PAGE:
Because it's not always easy — or possible — to get this massive vehicle into a disaster area, Verizon's crisis trailers help fill in the gaps. While these serve a similar purpose, their design is a lot more modular. The trailers are deployed with a rigid tent attached to the side, which is designed to either stand alone as a single structure or have many other tents added on depending on what the need is at the time.

The trailer portion of the structure has similar workstations for folks to walk in and use, but the external floodlights, HD cameras, and massive light balloon designed to fill the surrounding area with light offers some additional functionality as a base of operations for first responders. These tents are also temperature controlled with a portable heating and air conditioning unit, so Verizon can quickly deploy a safe and comfortable office space for emergency crews or displaced civilians to work and rest out of.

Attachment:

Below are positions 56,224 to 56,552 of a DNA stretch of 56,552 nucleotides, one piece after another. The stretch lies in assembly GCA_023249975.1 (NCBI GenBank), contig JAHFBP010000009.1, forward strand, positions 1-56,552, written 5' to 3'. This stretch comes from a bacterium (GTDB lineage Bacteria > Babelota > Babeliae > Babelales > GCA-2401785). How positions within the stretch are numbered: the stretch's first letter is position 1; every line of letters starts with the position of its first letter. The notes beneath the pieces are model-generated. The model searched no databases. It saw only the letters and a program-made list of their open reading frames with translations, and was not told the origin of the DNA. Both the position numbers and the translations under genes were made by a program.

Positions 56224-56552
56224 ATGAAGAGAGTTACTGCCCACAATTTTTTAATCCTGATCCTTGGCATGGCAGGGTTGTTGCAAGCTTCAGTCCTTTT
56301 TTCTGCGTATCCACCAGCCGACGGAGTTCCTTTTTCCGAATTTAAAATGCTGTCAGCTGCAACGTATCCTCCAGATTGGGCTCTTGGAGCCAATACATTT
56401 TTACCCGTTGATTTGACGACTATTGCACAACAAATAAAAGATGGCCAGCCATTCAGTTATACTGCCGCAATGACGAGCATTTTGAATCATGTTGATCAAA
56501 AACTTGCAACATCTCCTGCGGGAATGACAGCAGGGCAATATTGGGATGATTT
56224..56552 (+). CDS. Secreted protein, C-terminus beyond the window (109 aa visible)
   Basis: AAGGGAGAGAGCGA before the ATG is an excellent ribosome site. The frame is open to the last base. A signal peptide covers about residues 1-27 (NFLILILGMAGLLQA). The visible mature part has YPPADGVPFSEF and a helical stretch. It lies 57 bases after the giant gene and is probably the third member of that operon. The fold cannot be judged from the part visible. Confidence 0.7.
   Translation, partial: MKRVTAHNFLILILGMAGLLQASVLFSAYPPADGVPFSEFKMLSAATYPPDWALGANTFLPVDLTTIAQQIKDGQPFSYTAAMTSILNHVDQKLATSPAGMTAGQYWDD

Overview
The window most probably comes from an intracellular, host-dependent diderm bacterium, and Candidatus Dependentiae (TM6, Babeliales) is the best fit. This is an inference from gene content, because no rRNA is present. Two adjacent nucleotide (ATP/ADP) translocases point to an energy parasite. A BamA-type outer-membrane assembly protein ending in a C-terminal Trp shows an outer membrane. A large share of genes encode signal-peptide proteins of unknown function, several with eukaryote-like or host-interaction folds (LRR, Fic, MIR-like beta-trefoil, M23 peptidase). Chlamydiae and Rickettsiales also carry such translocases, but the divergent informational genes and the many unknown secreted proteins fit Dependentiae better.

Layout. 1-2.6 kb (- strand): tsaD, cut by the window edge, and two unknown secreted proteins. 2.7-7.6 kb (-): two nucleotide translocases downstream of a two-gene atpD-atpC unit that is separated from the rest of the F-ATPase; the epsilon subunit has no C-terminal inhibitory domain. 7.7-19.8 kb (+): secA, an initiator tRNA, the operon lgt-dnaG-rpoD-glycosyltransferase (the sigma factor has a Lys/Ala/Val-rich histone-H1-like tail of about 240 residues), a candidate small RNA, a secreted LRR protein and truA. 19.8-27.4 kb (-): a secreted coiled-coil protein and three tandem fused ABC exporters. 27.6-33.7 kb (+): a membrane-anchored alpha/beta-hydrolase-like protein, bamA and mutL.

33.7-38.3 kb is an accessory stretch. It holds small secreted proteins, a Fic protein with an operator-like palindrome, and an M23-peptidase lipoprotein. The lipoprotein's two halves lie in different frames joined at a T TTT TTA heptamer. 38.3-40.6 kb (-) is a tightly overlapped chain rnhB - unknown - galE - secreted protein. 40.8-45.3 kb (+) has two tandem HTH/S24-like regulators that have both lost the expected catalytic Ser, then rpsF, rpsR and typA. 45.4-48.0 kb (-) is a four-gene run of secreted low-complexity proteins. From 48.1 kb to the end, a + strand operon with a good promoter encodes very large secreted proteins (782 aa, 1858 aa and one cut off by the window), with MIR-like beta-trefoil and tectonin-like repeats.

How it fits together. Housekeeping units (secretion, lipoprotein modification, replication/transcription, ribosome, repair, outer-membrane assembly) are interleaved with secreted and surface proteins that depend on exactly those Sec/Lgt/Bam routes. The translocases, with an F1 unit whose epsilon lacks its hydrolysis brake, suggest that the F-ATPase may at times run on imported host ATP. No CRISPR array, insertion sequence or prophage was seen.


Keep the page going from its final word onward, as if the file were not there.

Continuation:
As impressive as the community outreach and physical presence in an emergency is to see, the people Verizon puts on the ground to deal with damage to their equipment are well worth mentioning as well. For example, Verizon's Major Emergency Response Incident Team — MERIT for short — is comprised of Hazmat professionals who are capable of rapidly deploying to an area and coordinating with existing emergency teams to mitigate damage and restore fiber connections as quickly as possible. Many of the folks on the MERIT team are Firefighters by day, and when Verizon calls them in they deploy those same skills to ensuring the safety of those involved in a crisis situation.